Job title: Do not be overly concerned whether the position you are looking at is for assistant, associate, coordinator and so on. Your job title matters somewhat, but the kind of work you do is more important than the job title.

Salary: This is the tough part. As we mentioned, employers tend to pay more based on experience in past jobs. So when you are moving into a new career, you won’t have prior experience in that career yet. Don’t be surprised if the price of taking a position that’s good for your career in years to come requires you to accept less pay than if you had stuck with your original career.

If you are willing to make a few tradeoffs to take a job that builds a good foundation for your new career, you can typically expect to more than make up the money you gave up to work at a lower salary early on.

Is a Robot Coming to Take My Job?

Posted: April 3, 2017 at 9:00 am

Researchers at Oxford University estimate that 47 percent of U.S. jobs could be automated within the next two decades. And a leading consulting firm estimates that while only 5 percent of occupations can be fully automated, 60 percent of jobs could soon be doing 30 percent more of the work, resulting in a net loss of 45 percent of the work in the United States.

With forecasts like these, it’s no wonder that job loss has become a major political issue and an intense concern for job seekers.

Don’t get caught by surprise. Here are ten occupations already being affected by job loss to robots:

Factory workers. Machines have been making inroads for decades. Eventually 90 percent of what welders, cutters, solderers and brazers do could be automated.

Cashiers. Self-checkout stations have already appeared in many of the major retail chains. Additionally, sales lost to online stores are cutting even further cut into the need for cashiers.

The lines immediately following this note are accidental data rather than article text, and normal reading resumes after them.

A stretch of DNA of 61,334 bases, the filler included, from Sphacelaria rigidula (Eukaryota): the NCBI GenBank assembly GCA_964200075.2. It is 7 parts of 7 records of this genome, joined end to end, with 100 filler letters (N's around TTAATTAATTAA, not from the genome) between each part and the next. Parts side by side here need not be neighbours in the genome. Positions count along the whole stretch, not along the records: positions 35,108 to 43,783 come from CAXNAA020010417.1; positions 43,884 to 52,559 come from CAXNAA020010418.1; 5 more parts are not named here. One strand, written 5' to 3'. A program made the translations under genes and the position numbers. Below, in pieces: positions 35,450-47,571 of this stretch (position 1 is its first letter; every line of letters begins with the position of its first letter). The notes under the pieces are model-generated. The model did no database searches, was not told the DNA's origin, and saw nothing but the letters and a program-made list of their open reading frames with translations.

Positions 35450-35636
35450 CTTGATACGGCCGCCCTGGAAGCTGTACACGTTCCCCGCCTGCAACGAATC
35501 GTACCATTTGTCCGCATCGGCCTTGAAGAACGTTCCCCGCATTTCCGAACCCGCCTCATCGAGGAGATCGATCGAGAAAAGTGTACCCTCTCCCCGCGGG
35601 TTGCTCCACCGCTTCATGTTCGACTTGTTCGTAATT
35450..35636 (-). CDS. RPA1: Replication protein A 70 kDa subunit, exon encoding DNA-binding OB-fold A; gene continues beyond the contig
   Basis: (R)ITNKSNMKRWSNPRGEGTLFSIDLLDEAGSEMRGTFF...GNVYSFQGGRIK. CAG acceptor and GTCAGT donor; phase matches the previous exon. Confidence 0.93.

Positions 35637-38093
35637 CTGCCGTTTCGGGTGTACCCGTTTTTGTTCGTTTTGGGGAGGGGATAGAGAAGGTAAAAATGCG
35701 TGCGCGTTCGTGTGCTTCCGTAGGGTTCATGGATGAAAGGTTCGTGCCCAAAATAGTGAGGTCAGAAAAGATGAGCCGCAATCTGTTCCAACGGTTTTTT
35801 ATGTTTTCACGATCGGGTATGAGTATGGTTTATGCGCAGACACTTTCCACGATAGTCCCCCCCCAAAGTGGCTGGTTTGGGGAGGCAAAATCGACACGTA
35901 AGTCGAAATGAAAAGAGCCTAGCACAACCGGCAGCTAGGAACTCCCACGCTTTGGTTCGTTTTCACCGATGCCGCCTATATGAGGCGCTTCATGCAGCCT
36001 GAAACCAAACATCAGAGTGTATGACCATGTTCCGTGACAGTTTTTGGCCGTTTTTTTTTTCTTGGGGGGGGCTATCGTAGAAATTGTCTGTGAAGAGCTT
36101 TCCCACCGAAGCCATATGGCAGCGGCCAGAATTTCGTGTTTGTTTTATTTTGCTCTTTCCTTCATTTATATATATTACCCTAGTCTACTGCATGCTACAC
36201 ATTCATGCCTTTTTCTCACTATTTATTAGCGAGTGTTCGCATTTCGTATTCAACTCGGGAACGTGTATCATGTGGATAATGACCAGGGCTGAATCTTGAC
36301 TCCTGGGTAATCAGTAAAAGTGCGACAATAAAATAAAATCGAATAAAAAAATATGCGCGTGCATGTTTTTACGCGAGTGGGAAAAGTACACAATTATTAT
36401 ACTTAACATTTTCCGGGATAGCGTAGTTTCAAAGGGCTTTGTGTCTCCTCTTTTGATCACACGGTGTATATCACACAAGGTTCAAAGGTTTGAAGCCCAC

Pharmacists: Machines have been used by pharmacists to count pills for quite a few years. Now hospitals are starting to use automatons to dispense prescriptions and do it more accurately. How long will it be before you get your prescriptions from a vending machine at your local pharmacy?

Stockroom workers. Amazon is setting the pace for warehouse automation with their fleet of little bright orange robots on wheels. Using robots workers can scan three times as many items and walk twenty fewer miles a day.

Paralegals. Artificial intelligence (“AI”) is perfectly suited to doing much of the “boilerplate” that constitutes the drudgery of legal work. Robots can research concepts and cases as well as draft standard contracts and write simple briefs.

Journalists. Top reporters and writers will always be in demand, but for more mundane assignments like writing business news or sports recaps, software has been developed that can transform raw data into intelligible reports and narratives.

Receptionists and phone operators. Do humans even answer the phone any more? Interactive voice technology has decimated jobs for phone operators and receptionists. Sophisticate programs can now take orders for merchandise and resolve customer service issues as well.

Bank tellers. ATM machines, which have been used for decades, are being automated to take over even more tasks ordinarily performed by tellers. What’s more, customers can now use their to deposit checks and and get sophisticated financial services without ever going to the bank.

Doctors. Not even doctors are safe from the robotic invasion. Automated systems can now deliver anesthesia for simple procedures like colonoscopies at a fraction of the cost for hiring a trained anesthesiologist. Machines have been developed to read X-rays and CT scans. And robotic surgery has been in use for almost ten years.

Financial analysts. When it comes to crunching numbers, let’s face it, computers can run circles around mere mortals any day of the week. Now, with more sophisticated software, robots can analyze financial data and spot trends more accurately than the average analyst.

Is anyone safe from having losing their job to a robot? The fact is that the coming robot revolution will affect everyone directly or indirectly. The only way to cushion the blow is to stay up on the latest trends and expand your networks of contacts so that you will be ready to to make a move if your job is threatened.